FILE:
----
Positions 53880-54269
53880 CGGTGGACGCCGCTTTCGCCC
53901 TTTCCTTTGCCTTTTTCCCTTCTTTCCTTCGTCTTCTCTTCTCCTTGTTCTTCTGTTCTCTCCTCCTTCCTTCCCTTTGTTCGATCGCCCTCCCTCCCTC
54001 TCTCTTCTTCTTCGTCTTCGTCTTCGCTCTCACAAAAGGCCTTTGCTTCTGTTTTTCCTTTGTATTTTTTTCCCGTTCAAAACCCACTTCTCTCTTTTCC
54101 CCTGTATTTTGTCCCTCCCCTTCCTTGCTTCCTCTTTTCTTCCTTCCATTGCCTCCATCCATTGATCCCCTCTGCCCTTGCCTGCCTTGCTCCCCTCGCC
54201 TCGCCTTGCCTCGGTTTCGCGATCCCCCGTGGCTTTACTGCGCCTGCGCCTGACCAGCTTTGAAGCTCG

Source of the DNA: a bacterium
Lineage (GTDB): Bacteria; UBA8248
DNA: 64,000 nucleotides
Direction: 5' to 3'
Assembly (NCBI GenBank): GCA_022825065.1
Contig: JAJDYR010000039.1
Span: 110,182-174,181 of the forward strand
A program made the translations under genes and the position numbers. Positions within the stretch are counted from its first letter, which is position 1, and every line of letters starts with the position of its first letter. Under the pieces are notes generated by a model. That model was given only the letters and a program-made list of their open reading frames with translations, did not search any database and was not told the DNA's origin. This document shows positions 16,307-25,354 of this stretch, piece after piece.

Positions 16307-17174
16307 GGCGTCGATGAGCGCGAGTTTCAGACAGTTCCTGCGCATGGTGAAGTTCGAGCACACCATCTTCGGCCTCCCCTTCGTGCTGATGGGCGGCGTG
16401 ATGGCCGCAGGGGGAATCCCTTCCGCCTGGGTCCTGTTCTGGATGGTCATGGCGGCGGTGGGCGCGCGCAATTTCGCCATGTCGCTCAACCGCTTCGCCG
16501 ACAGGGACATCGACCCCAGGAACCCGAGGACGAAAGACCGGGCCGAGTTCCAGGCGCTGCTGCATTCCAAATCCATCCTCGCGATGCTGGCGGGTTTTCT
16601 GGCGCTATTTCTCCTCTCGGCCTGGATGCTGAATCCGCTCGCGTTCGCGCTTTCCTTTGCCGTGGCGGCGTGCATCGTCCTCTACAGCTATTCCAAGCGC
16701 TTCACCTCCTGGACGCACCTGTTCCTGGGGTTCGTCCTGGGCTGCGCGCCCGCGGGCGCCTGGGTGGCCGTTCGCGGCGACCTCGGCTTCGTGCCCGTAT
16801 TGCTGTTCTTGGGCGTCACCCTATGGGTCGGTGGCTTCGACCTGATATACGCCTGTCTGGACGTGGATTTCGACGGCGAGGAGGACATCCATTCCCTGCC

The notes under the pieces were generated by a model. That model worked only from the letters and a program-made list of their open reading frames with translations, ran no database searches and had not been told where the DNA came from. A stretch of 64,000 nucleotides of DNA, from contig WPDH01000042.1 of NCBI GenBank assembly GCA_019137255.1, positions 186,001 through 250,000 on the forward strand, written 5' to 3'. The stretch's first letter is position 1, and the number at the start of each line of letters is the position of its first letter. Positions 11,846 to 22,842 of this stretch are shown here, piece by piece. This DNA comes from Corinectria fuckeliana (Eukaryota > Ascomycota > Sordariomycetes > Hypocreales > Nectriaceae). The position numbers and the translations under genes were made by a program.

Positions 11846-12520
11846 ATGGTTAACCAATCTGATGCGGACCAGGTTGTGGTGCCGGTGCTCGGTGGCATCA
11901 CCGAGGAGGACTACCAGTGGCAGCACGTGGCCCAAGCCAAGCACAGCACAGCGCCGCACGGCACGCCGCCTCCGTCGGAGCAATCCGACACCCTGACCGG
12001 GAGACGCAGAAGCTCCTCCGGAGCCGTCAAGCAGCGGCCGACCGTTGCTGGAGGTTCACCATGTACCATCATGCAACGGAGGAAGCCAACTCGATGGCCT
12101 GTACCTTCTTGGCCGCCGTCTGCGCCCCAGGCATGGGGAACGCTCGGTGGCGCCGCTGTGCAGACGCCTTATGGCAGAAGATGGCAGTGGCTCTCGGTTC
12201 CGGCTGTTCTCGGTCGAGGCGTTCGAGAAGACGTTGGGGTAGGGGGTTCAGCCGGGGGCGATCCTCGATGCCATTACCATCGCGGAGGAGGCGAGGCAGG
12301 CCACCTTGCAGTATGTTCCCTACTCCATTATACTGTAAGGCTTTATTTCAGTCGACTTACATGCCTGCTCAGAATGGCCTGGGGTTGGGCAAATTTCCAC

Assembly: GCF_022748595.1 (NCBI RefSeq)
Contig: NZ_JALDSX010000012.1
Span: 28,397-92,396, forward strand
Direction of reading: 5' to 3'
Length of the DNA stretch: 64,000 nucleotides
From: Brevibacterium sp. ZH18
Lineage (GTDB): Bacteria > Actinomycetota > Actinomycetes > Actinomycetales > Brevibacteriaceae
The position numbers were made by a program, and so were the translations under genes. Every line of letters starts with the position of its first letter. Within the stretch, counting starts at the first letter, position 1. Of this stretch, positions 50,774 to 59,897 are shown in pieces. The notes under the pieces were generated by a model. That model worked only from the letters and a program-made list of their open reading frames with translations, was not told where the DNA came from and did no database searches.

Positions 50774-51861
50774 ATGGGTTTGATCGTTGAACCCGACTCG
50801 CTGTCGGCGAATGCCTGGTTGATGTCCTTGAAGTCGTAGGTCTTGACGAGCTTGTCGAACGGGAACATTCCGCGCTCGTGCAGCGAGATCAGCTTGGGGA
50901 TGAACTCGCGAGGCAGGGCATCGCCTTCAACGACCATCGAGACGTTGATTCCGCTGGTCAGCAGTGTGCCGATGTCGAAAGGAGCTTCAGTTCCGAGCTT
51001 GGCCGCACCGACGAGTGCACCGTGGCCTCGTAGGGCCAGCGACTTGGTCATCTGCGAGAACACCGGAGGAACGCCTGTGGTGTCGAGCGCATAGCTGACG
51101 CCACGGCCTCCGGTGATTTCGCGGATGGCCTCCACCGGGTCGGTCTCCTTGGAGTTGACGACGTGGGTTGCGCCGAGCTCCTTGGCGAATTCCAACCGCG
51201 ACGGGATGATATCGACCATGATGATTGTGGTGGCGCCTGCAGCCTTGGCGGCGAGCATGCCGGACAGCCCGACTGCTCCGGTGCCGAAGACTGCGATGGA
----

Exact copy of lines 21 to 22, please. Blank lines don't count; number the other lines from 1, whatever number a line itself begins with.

16801 TGCTGTTCTTGGGCGTCACCCTATGGGTCGGTGGCTTCGACCTGATATACGCCTGTCTGGACGTGGATTTCGACGGCGAGGAGGACATCCATTCCCTGCC

The notes under the pieces were generated by a model. That model worked only from the letters and a program-made list of their open reading frames with translations, ran no database searches and had not been told where the DNA came from. A stretch of 64,000 nucleotides of DNA, from contig WPDH01000042.1 of NCBI GenBank assembly GCA_019137255.1, positions 186,001 through 250,000 on the forward strand, written 5' to 3'. The stretch's first letter is position 1, and the number at the start of each line of letters is the position of its first letter. Positions 11,846 to 22,842 of this stretch are shown here, piece by piece. This DNA comes from Corinectria fuckeliana (Eukaryota > Ascomycota > Sordariomycetes > Hypocreales > Nectriaceae). The position numbers and the translations under genes were made by a program.